First woman magistrate for Fayette, Kathy Valencia, appointed

Newly appointed Magistrate Kathy Brown Valencia is joined by her husband and children along with Chief Superior Court Judge Christopher C. Edwards at the announcement of her selection. From left are: Victoria Valencia, Glenn Valencia, Christina Valencia, Judge-designee Kathy Brown Valencia, and Judge Edwards. Photo/Special.

Local attorney Kathy Brown Valencia has been appointed to fill a vacant judgeship in Fayette County Magistrate Court.

Valencia was officially appointed Nov. 24 by Fayette County Chief Superior Court Judge Christopher C. Edwards. As one of eight attorneys who were interviewed for the position, Valencia was the unanimous recommendation of the six judges who sat in on the interviews with Edwards, including the three current magistrates and the three other Superior Court judges.

Valencia, who has been a sole practitioner for the past 10 years and previously served at Oliver, Sparger and Winkle in Jonesboro, will become the first female magistrate court judge in Fayette County history.

Edwards cited Valencia’s “personal integrity, academic credentials, law practice and her love of family and community” as some of the reasons for her appointment. He also cited her lineage as “at least a sixth generation Fayette County resident who understands our community’s values.”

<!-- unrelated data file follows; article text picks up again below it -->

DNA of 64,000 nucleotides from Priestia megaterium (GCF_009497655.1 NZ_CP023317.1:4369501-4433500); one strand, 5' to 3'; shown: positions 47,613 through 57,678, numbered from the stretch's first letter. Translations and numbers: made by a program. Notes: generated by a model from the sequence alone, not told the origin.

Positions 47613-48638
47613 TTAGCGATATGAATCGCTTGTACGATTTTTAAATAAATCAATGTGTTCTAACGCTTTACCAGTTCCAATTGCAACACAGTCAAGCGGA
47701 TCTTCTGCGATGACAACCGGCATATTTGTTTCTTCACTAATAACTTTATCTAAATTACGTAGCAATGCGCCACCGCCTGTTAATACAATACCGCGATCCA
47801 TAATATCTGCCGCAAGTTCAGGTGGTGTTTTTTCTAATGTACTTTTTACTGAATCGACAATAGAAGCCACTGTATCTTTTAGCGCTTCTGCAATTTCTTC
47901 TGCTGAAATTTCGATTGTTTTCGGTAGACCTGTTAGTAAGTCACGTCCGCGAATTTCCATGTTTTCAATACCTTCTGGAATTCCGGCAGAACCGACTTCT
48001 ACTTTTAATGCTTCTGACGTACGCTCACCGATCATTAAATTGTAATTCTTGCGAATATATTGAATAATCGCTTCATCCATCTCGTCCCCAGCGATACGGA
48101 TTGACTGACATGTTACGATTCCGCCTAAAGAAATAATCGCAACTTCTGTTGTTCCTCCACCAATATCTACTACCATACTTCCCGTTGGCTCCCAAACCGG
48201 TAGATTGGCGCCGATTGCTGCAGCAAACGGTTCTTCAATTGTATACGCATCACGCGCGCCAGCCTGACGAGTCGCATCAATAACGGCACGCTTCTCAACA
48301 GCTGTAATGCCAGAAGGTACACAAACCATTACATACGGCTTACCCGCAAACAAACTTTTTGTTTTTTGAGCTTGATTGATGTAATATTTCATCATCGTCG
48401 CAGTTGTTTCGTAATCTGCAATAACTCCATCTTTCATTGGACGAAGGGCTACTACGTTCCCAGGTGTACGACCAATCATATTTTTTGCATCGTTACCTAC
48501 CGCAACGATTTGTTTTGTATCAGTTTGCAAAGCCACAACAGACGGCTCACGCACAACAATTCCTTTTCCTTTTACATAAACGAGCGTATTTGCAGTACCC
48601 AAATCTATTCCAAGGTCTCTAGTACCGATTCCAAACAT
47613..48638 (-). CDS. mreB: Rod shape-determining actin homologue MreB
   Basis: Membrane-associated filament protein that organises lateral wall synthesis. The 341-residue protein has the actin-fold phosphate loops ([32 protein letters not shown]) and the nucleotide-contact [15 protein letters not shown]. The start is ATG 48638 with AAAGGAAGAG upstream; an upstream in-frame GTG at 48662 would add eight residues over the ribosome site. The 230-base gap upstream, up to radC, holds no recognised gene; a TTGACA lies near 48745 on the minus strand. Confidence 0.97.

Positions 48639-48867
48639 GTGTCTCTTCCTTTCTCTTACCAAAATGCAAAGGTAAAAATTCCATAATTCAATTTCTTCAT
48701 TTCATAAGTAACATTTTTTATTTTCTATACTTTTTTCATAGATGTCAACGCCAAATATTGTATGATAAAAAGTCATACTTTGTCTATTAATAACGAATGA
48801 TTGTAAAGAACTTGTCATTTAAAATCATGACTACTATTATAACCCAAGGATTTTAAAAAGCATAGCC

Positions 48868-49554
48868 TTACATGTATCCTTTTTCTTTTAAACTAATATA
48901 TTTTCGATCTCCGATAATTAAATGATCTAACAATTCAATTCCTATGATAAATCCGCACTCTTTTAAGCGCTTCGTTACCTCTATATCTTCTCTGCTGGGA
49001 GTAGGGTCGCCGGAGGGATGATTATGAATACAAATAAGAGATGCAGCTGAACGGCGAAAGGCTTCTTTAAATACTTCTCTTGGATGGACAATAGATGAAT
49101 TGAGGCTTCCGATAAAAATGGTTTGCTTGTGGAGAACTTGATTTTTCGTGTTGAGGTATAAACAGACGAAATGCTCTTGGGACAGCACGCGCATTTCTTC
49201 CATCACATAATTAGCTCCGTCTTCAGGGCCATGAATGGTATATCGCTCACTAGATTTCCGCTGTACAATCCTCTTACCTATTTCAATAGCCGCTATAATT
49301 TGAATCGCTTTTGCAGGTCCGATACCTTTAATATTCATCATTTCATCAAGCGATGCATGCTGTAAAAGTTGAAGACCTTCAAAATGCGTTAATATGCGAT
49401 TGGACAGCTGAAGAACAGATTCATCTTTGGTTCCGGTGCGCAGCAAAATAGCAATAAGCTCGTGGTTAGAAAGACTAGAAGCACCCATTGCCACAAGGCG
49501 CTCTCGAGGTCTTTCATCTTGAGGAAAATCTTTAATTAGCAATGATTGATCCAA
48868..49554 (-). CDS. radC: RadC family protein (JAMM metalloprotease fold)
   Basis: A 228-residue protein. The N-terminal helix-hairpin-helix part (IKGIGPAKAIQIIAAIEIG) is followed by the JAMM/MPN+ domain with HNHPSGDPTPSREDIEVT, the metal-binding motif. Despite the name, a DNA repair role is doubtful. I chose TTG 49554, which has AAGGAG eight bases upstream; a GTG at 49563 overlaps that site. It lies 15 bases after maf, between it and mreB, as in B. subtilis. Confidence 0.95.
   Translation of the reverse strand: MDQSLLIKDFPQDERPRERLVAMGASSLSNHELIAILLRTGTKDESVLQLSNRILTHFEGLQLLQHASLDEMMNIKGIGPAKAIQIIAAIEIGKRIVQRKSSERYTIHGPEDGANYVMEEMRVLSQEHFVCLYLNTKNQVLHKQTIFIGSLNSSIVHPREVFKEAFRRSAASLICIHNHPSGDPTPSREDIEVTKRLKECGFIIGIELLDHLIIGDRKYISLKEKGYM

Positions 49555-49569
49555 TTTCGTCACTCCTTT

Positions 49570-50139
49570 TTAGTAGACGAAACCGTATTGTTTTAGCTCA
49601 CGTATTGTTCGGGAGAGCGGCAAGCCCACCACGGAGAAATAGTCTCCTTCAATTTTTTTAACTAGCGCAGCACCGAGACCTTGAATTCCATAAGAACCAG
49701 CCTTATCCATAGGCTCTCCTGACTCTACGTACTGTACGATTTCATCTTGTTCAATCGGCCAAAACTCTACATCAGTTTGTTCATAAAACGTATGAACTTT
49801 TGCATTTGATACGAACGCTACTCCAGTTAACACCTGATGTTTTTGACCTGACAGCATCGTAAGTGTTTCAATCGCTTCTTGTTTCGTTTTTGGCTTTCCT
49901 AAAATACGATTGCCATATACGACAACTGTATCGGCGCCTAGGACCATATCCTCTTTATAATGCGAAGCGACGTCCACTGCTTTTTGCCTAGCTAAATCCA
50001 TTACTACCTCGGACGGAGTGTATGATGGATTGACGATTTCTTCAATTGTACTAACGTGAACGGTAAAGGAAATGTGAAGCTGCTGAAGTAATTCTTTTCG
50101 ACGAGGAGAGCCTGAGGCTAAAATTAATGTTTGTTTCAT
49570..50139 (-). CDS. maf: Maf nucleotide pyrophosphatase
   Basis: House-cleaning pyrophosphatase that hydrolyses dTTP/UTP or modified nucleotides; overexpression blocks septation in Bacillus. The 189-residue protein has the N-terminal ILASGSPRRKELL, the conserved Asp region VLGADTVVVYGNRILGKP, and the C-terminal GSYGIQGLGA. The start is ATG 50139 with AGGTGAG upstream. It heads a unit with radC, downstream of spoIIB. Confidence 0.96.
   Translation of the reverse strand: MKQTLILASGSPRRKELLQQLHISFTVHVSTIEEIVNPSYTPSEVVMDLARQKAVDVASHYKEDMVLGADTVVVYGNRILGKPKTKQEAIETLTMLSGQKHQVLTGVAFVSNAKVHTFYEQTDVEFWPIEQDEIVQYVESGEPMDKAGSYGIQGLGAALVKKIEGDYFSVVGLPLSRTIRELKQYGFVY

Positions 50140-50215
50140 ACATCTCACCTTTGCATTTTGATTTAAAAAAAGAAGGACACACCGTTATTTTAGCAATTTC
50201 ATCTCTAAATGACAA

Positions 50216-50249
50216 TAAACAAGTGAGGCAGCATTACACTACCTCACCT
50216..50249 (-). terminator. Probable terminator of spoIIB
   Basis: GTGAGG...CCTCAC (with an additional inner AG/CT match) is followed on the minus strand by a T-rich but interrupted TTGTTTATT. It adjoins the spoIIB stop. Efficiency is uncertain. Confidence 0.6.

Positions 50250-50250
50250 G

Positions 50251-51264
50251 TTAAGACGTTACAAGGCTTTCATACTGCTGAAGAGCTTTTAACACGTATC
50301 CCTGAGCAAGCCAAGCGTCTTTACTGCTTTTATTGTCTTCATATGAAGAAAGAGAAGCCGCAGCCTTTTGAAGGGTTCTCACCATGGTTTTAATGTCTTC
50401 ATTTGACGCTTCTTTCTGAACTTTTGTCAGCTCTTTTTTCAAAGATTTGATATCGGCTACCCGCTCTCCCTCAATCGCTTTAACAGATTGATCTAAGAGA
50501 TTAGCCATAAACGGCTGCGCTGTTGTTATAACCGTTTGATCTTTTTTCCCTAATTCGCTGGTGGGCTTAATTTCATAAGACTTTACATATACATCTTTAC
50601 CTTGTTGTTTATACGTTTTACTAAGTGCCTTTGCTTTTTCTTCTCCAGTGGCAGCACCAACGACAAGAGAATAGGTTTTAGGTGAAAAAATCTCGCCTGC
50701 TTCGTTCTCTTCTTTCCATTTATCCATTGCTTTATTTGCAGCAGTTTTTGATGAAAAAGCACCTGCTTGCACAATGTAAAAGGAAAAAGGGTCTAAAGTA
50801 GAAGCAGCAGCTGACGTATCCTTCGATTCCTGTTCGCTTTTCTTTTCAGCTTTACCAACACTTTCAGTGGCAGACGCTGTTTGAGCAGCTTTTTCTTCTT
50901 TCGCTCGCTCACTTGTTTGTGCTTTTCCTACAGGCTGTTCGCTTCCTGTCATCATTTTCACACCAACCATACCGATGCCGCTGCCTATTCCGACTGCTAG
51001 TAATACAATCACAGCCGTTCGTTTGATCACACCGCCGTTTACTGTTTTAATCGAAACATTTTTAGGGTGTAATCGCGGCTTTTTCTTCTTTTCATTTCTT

Valencia said she feels the county’s three other magistrates, Bob Ruppenthal, Joe Tinsley and James White, “set a high standard and a strong tradition of excellence on the bench that I will strive to maintain.”

“I consider the judicial office to be one of public trust and I will respect that trust by serving with diligence, integrity and impartiality,” Valencia said. “When not on duty, I plan to work with young people through community groups and schools to educate our youth on how our legal system works and on how they can protect themselves in dangerous and legally-harmful situations.”

Valencia in her private practice has focused on civil matters including those of acquisition, landlord-tenant issues, contracts, tax appeals, zoning, subcontractor agreements and others. At Oliver, Sparger and Winkle she also worked cases involving health care, municipal law and eminent domain.

Valencia, prior to her legal career, served as an English teacher at Fayette County High School.

Valencia is scheduled to be sworn in at 9 a.m. Friday at the Fayette County Justice Center. She will fill the unexpired term of Ruppenthal, who was elevated to Chief Magistrate last month following the death of former Chief Magistrate Charles Floyd.

ReadyReader
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Hmm..

Is it just coincidence that Mrs. Valencia had planned to run against Charles Floyd when his seat came up for re-election, but bowed out? I think not. Why would she choose to waste her money on an election campaign when she could just be "interviewed" for the position later...?

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